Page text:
Immigration Detention Rules Introduced in Senate
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This is a release from the National Immigration Forum:
Washington, DC - Today in the Senate, two important pieces of legislation seeking to fix our broken immigration detention system were introduced: the "Protect Citizens and Residents from Unlawful Detention Act" sponsored by Senators Robert Menendez (D-NJ), Edward Kennedy (D-MA), and Kirsten Gillibrand (D-NY) and the "Strong STANDARDS Act ( Safe Treatment, Avoiding Needless Deaths, and Abuse Reduction in the Detention System)" sponsored by Senators Menendez and Gillibrand. The legislation would address some of the concerns raised by recent news articles and reports, over the deteriorating conditions and lack of due process protections for immigrants in detention. The following is a statement by Douglas Rivlin, Communications Director of the National Immigration Forum, a non-partisan, non-profit pro-immigrant advocacy organization in Washington.
The dismal state of our immigration detention system makes it clear that the time is now for Congressional action to address our failing immigration system. Hundreds of thousands of people including women, children, asylum seekers - and even some U.S. citizens who have been mistakenly identified - are caught in a system in crisis. The Department of Homeland Security estimates it will detain over 440,000 individuals this year in a detention system plagued by deplorable conditions and rampant abuse. This poorly run detention complex exists at the expense of detainees' rights and U.S. taxpayers' dollars.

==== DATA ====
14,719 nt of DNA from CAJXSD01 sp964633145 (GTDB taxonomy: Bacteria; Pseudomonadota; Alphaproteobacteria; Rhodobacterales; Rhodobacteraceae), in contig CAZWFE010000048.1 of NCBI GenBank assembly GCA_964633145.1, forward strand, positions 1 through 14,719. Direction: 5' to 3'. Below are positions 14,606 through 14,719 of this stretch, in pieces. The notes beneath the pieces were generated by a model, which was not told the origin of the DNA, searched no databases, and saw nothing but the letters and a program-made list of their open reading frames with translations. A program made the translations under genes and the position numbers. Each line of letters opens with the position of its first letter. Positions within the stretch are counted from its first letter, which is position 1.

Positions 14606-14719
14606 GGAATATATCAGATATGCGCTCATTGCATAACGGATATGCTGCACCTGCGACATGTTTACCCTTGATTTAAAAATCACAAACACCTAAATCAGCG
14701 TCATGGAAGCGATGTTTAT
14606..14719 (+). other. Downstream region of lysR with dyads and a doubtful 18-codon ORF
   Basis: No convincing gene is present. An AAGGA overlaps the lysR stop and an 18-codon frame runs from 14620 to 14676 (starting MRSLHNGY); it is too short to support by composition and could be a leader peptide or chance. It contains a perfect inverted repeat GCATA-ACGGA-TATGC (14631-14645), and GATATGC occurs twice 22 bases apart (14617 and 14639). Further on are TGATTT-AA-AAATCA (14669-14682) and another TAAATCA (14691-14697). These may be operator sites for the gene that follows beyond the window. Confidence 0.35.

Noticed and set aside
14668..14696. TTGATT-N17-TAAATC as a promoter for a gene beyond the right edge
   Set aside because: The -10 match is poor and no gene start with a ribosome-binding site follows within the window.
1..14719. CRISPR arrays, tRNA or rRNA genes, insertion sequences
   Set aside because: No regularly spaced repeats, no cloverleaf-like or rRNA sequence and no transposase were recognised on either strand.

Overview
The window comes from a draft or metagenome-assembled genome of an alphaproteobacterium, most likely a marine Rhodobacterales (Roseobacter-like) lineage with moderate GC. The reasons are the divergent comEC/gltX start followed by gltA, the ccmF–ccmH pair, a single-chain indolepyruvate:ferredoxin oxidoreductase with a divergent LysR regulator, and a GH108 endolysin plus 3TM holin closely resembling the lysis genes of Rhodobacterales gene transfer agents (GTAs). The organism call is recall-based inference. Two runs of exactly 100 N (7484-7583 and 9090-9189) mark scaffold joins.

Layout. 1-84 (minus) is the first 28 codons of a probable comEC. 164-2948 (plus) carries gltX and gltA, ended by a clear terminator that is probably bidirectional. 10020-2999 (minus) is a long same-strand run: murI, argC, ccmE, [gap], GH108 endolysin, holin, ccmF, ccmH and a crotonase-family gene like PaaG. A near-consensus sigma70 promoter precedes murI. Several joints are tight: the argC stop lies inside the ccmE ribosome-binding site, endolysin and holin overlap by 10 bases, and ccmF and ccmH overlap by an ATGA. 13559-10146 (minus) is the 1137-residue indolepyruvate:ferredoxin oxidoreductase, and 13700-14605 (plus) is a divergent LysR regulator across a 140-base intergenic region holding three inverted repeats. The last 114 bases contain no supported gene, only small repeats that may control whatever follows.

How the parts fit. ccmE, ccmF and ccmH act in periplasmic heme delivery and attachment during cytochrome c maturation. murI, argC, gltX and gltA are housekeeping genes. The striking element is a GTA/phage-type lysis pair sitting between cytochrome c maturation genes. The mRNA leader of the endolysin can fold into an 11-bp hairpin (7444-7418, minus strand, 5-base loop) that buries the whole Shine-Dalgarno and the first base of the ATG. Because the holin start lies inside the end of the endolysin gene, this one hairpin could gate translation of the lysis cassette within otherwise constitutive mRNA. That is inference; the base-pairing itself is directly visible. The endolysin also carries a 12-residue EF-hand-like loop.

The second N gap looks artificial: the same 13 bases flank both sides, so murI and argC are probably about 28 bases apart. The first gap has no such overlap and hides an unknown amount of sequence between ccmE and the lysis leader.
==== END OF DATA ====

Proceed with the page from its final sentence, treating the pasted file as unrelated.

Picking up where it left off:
We praise Senators Menendez, Gillibrand and Kennedy along with Rep. Lucille Roybal-Allard, who is fighting for similar legislation in the House. Their leadership is critical to winning reforms that protect the fundamental rights of detainees and ensure that American values of fairness, transparency and due process are upheld.
However, as long as we have a deficient immigration system the detention system will continue to be overburdened. Unless we pass comprehensive immigration reform, we will continue to have a system divorced from reality, which does not provide sufficient legal channels for immigrants to use or mechanisms for immigrants already in the country to get legalized. It is important and urgent that Congress implements workable solutions that will place our immigration system back on a legal footing and restore basic fairness and humanity to our cruel, costly, and irrational detention system.